Angela Cook is no stranger to high-pressure work. Coming from the world of trauma centers and emergency rooms, she’s used to jumping into the thick of a crisis. But after her daughter grew up, she was looking for something different — and that’s when she found the world of travel nursing.
How did you get started with travel nursing?
Once my daughter graduated from high school, I decided it would be a great time to try out travel nursing.
We’d had a couple of travel nurses at my home facility in the ER, and they started talking about it. And I said, “Wait a minute, what is this unicorn you speak of? I want to do that.”
I’d been an ER nurse for eight years but never traveled. I just thought: I’m willing to go anywhere. My first assignment was in Minnesota — and I ended up extending and staying there for six months.
What was one of your most interesting assignments?
The second time I went to Minnesota, I was in a town of 300 people in a 4-bed ER. I come from a large city with Level 1-3 Trauma Centers, so it was amazing to go from that to a tiny ER. If it’s coming in, it’s coming in to you, and you need to know how to deal with it.
What do you like most about travel nursing?
I like travel nursing because it gives you the opportunity to go places you would never think to go. Would I have ever gone to Minnesota? No, never. I only knew Minnesota existed because of Prince.
You get a taste of new places for three months. Then, you move on to the next thing, the world is a big buffet. Or, you keep going back to one place again and again if you like it.
How does your personality mesh with this type of career?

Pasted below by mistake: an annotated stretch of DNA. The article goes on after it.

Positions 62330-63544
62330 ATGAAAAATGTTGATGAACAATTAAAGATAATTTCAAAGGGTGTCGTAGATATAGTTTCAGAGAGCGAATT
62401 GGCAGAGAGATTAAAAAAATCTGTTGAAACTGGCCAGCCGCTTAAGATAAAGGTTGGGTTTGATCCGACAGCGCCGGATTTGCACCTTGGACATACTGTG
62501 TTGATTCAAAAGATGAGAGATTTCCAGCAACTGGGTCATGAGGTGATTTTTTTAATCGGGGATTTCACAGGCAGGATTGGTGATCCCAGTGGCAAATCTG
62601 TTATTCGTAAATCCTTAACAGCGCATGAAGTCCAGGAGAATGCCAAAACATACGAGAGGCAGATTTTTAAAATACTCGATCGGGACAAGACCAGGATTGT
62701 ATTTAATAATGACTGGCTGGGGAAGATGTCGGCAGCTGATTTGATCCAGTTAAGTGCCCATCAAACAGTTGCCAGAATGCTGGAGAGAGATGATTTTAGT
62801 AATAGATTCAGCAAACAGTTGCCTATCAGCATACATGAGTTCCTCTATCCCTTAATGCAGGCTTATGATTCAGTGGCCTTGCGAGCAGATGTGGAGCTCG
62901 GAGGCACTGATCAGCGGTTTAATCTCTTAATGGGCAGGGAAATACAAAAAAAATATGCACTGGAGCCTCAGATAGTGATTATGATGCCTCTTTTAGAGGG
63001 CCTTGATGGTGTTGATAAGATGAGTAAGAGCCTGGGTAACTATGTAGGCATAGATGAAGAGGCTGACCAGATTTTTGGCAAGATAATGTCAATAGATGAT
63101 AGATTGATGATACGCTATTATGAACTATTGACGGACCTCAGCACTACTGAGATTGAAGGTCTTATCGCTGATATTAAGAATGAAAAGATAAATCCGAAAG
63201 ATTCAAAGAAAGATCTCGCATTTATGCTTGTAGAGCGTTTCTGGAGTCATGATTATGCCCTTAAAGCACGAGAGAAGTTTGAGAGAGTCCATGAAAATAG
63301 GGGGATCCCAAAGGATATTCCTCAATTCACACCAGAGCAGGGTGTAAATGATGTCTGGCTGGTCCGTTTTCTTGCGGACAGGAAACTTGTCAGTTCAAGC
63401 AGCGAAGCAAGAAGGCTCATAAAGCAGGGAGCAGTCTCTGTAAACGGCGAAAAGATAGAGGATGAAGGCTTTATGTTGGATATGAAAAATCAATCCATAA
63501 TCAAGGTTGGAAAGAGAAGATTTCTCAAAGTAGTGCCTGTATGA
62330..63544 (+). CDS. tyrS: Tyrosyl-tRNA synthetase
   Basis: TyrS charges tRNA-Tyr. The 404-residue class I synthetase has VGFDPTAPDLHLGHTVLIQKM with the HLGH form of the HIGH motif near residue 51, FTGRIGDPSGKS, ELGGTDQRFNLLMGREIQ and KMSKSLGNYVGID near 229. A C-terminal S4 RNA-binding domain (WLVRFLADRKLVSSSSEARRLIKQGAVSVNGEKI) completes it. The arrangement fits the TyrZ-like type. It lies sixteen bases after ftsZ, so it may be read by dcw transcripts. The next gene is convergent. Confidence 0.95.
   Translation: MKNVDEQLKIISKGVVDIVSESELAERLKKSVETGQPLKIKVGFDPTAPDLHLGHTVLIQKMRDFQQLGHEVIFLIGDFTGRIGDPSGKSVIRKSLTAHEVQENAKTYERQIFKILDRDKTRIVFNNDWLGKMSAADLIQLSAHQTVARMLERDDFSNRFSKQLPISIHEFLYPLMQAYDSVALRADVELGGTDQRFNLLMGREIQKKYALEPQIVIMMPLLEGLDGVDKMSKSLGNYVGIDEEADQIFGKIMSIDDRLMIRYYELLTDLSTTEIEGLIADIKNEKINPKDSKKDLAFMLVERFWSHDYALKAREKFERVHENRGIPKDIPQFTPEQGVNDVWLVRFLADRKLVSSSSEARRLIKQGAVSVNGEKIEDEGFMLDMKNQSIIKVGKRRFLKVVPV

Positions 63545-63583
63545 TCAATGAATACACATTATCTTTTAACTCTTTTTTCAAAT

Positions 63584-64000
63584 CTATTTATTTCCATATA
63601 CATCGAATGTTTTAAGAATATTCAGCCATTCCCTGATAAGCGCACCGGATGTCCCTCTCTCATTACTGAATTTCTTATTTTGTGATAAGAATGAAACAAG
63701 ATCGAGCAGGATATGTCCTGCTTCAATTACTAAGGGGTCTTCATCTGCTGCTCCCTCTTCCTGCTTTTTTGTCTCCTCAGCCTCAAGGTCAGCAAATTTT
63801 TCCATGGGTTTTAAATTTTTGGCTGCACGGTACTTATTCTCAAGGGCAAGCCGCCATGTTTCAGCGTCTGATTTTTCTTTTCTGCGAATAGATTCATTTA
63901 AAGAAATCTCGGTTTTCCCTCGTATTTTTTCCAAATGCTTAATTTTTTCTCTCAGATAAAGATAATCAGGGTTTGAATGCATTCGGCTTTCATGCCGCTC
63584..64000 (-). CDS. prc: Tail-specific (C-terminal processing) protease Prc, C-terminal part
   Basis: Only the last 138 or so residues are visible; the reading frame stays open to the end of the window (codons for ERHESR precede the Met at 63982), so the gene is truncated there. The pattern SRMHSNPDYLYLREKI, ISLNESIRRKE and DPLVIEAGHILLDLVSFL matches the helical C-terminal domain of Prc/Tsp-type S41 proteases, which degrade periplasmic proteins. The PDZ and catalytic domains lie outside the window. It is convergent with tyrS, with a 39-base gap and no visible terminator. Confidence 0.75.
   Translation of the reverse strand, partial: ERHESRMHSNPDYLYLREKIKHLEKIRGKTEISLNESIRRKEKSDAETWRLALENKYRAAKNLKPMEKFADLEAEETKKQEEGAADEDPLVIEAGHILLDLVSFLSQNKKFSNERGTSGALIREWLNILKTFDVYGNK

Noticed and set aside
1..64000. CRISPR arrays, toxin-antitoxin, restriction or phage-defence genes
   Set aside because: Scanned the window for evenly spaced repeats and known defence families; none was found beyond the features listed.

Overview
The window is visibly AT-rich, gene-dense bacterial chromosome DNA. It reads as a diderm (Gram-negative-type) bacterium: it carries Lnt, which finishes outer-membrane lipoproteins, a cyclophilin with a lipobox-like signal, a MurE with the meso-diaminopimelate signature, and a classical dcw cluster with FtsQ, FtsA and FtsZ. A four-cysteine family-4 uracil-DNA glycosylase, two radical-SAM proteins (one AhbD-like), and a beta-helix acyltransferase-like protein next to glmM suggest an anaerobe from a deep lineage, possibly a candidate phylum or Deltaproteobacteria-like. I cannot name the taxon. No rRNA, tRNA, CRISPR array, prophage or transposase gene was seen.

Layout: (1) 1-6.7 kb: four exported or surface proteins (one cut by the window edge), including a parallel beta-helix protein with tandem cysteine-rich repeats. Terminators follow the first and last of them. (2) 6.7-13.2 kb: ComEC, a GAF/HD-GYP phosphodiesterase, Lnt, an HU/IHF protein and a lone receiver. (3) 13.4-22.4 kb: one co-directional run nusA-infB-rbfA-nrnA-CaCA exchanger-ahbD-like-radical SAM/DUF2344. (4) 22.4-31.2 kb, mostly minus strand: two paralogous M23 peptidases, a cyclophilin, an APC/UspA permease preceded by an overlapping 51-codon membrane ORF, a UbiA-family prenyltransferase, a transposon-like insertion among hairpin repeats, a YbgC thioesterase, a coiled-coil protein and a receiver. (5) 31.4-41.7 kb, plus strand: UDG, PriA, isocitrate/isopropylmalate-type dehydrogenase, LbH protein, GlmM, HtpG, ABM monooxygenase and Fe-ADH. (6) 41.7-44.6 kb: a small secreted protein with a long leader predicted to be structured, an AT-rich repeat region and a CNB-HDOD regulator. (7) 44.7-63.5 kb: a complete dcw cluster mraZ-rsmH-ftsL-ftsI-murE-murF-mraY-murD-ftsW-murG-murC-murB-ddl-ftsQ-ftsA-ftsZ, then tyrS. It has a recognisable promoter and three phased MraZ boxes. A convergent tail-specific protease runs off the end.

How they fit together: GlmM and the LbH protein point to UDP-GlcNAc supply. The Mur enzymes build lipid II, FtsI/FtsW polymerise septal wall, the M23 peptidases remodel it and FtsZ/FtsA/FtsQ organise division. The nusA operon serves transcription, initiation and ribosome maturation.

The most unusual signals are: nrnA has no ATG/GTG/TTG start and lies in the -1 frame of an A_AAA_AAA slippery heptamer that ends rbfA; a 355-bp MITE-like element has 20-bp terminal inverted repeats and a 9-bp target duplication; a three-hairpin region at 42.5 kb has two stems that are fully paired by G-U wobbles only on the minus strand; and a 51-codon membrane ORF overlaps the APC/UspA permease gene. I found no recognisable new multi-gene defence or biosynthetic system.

I’m not shy — that probably helps. I get in and do what needs to be done. We’re all medical professionals, and we’re here to do a job. We’ve got to make the best of it and be cordial and respectful to everyone.
I wouldn’t say you have to be tough-skinned, but as a travel nurse, you’re jumping into somebody else’s house. You’re not even in their house for that long. You’re a visitor, so you have to be respectful of their furniture. Don’t put your feet on the couch. But don’t stand in the corner either.
What challenges do you face as a travel nurse?
Honestly — just learning different EMR systems has been a challenge. I’ve been using one system for so long, but every place has its own.
You either learn or adapt or your stuff’s going to turn out wrong.
But, like any challenge, you just get in there and get it done. I mean, there’s no alternative. It’s baptism by fire sometimes, and you just got to put on the right suit.
I always feel, as long as my patient is taken care of — that’s all the matters.
What’s it been like to work with TotalMed?
Working with TotalMed has been amazing. My recruiter’s great. TotalMed’s been awesome as far as policies, procedures, and getting things done. Onboarding is always smooth. Everyone’s always available. My recruiter is really responsive and always getting back to me right away.
What advice would you give a new travel nurse?
So, you go on Facebook and you join all these travel nurse groups and you get a certain idea of travel nursing. But, then you walk out of the first day of your first assignment about to pee your pants. Because you’re like, “WTF. I don’t even know what’s happening.”
Sometimes it’s information overload. You have to know where your resources are, and in the end, you’re the one that’s going to make the decision to travel or not.
I say, if you want to do it, try it out. It’s for three months. If you don’t like it, you’ve tried it. You’ve decided what you can handle. You decided, “I don’t like it.” Or you’re like, “Ooh, dang, this is exciting. I’m ready to try something new in another three months.” But you have to be willing to try it, ask questions, and don’t be afraid.
Interested in travel nursing? Check out this post on nailing your travel nursing interview.